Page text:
I have a personal theory that all nurses have a touch of Obsessive Compulsive Disorder (OCD).
I know for sure that I do. I can remember back to being 10 years old laying in my bed at night worrying that the stove was on or the front door wasn't locked. I would lay there until I would HAVE to get out of my bed and check. Then I would get back in my bed after assuring we weren't in danger of a fire or break-in, and worry that I really hadn't seen that the stove was off or that the door was locked and have to get back up and check on it. I thought this was normal.
And about the same time I also became obsessed with order. Mainly the order of my room. Everything HAD to be in its place. The figures on my dresser, my books, my clothes, they all had a designated place and remained there unless used. One day, my friend Allen locked himself in my room and told me he was moving 2 things. I can clearly remember standing outside my door having what I now realize was a panic attack waiting for that door to open. As soon as it was opened I burst in the room and within ten seconds realized that two toys on my bookshelf had been reversed. I fixed them, then was OK.
This continued into college where it lessened a bit while living with roommates. When I met Donnie and moved in with him it also lessened because I wasn't yet at home in his house. I have since made this house my home and now my OCD is back in full force. I can not sleep at night if the cushions on the couch are crooked, if the toys are not in their place after the kids are in bed, or any of the rugs are not at a perpendicular angle to the wall. If there are things out of place, or even worse, things are homeless, I hide them in a drawer, cabinet, or throw them away because I can't stand to look at them.
It also followed me to work in the ICU. I was OK at first with all of the new things I was learning and experiencing, but once I got a little comfortable it came back on strong. When I moved to the ED it also lessened but as I am now coming to recognize, it is back at work with me now like an old friend.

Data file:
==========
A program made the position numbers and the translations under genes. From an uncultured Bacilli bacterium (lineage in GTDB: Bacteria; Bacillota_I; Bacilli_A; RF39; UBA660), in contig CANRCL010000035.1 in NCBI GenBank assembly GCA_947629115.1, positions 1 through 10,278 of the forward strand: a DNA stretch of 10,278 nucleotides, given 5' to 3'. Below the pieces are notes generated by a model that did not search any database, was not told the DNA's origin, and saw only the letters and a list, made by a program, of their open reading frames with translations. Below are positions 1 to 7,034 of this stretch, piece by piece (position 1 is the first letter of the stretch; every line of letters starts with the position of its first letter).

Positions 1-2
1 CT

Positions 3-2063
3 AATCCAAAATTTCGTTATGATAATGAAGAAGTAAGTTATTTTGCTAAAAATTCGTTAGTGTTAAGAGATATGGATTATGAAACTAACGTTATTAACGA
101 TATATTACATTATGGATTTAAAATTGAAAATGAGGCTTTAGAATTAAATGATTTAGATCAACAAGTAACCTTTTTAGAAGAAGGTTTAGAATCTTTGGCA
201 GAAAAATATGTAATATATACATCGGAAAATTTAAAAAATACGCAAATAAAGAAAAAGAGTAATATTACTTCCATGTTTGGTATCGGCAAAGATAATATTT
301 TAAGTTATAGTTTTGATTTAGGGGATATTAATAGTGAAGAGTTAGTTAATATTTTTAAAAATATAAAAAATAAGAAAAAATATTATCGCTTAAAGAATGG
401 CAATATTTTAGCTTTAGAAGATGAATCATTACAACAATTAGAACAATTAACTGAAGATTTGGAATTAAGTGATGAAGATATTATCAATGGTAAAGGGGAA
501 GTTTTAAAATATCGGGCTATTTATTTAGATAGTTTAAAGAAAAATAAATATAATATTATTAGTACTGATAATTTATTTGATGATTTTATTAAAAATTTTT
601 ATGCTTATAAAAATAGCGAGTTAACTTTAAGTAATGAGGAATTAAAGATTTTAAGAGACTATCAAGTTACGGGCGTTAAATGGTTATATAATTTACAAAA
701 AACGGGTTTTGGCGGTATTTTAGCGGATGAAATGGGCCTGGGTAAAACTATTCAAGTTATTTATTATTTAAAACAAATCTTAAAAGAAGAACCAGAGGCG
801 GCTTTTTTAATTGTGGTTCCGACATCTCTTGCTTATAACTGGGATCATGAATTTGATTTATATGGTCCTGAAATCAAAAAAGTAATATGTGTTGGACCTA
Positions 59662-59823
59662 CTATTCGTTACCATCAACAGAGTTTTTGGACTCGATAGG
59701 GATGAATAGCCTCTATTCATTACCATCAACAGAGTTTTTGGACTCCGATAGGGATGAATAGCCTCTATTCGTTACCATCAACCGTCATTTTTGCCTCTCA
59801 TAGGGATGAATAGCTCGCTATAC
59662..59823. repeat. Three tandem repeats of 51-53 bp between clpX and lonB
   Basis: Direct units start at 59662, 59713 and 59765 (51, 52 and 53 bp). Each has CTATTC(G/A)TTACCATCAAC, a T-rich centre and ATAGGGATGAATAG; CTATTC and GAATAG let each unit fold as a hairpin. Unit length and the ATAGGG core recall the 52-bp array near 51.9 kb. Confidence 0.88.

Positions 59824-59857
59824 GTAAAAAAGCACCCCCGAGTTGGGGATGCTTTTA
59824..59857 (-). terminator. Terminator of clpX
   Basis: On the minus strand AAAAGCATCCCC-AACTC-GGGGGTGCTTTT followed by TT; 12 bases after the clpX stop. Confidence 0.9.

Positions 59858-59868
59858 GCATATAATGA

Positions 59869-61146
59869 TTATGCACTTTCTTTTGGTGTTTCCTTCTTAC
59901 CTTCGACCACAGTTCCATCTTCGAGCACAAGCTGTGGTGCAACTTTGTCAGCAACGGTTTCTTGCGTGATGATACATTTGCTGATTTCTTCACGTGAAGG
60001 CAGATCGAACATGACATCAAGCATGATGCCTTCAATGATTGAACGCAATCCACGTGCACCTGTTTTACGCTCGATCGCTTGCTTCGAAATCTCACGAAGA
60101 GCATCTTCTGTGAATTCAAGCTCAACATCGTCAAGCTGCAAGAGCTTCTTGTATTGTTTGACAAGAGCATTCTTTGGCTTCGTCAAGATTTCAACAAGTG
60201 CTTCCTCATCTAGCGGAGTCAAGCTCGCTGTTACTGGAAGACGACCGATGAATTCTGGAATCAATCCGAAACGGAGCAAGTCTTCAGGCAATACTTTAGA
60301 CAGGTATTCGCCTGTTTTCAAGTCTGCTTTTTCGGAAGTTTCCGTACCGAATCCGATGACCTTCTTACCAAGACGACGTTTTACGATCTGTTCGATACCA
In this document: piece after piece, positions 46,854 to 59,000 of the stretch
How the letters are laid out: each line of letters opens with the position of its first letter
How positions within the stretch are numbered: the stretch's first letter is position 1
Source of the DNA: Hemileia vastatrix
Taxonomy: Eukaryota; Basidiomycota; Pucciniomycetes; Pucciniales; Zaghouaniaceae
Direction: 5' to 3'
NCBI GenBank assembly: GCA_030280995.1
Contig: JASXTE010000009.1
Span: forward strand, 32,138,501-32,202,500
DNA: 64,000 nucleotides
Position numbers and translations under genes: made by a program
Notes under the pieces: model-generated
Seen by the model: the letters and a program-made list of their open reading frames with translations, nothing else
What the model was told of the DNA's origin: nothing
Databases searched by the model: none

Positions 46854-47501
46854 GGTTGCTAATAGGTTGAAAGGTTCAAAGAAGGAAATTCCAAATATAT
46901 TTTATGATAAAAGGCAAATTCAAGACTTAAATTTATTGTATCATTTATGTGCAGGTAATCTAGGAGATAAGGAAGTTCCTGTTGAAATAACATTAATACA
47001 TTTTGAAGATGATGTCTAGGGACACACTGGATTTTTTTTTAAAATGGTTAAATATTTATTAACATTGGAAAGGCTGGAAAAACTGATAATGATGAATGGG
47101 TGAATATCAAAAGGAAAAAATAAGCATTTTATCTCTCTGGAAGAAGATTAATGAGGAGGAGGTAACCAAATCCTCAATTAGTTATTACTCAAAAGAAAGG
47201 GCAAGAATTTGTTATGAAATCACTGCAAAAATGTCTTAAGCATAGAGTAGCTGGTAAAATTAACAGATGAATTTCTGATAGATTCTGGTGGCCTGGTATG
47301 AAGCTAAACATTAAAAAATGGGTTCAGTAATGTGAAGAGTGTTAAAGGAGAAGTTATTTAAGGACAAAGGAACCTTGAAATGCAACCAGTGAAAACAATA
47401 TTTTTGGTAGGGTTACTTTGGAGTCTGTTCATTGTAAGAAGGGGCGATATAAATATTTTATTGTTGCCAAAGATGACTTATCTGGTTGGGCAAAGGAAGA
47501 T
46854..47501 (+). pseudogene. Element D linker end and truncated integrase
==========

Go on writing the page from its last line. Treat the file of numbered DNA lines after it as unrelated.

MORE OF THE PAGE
I figured this out a few weeks ago when I caught myself straighting the tape dispenser and the stapler. Then I couldn't stand to look at the pile of paper on the desk and couldn't think of anything else until it was in the recycle bin. So in the past few weeks I catch myself doing it more and more. It really doesn't interfere with my work but it's just something that I have
And I can recognize that this is sort of crazy. Who gives a shit if the stapler and the tape dispenser aren't at a 90 degree angle to the wall? I do. So a few months ago my mom pointed out to my while I was having a panic attack in the car ride to Myrtle Beach that feeling this anxious all of the time is not normal. It was such a weight off my shoulders to hear that. Until then I really thought everyone felt this way. So off I went to my PCP and discussed all of this anxiety and my compulsions (Which, as you all can predict has gotten worse than ever after having kids) and he put me on Prozac.
I felt a lot better in the beginning but am back to my old habits now. They are much better, but still present. My PCP said this is something I will have to deal with for the rest of my life and now I can really see that's true. My anxiety is much better on the meds and I am a little more relaxed at home with my compulsions (Donnie wouldn't say so, but whatever).
But my whole point to this long and boring story is that I think because I'm a nurse it adds to my underlying OCD. We all have our "quirks" and by being compulsive and methodical it helps us be good nurses. Am I way off base with this or do others see it? One of my good friends, and a nurse whom I respect deeply, cleans each and every phone practically as her coat is off. My mom has
to write with a blue, fine tip, BIC pen. Another nurse I know can't work until the med room is clean. A lot of nurses, I have observed, will put the exact same things in his or her pockets at the start of shift (and yes, this is for practical reasons but it's also from a comfort standpoint. How many times in an ED do you really use Kelly clamps for God's sake? (And if you use them a lot, should I carry them with me????)) My friend M. has to write out the staffing for the next day on the whiteboard at the same time each night. I knew one nurse who always had to twist a knob on the wall each and every time she walked past it. ..oh wait, me again. Man, I AM nuts!!!
So, sorry to blab on about this. It is actually really therapeutic to put this all down in writing so thanks for listening. And, you other crazy nurses out there, if you exist, just think of silly Cassie arranging the stapler and tape dispenser while you methodically do your own rituals!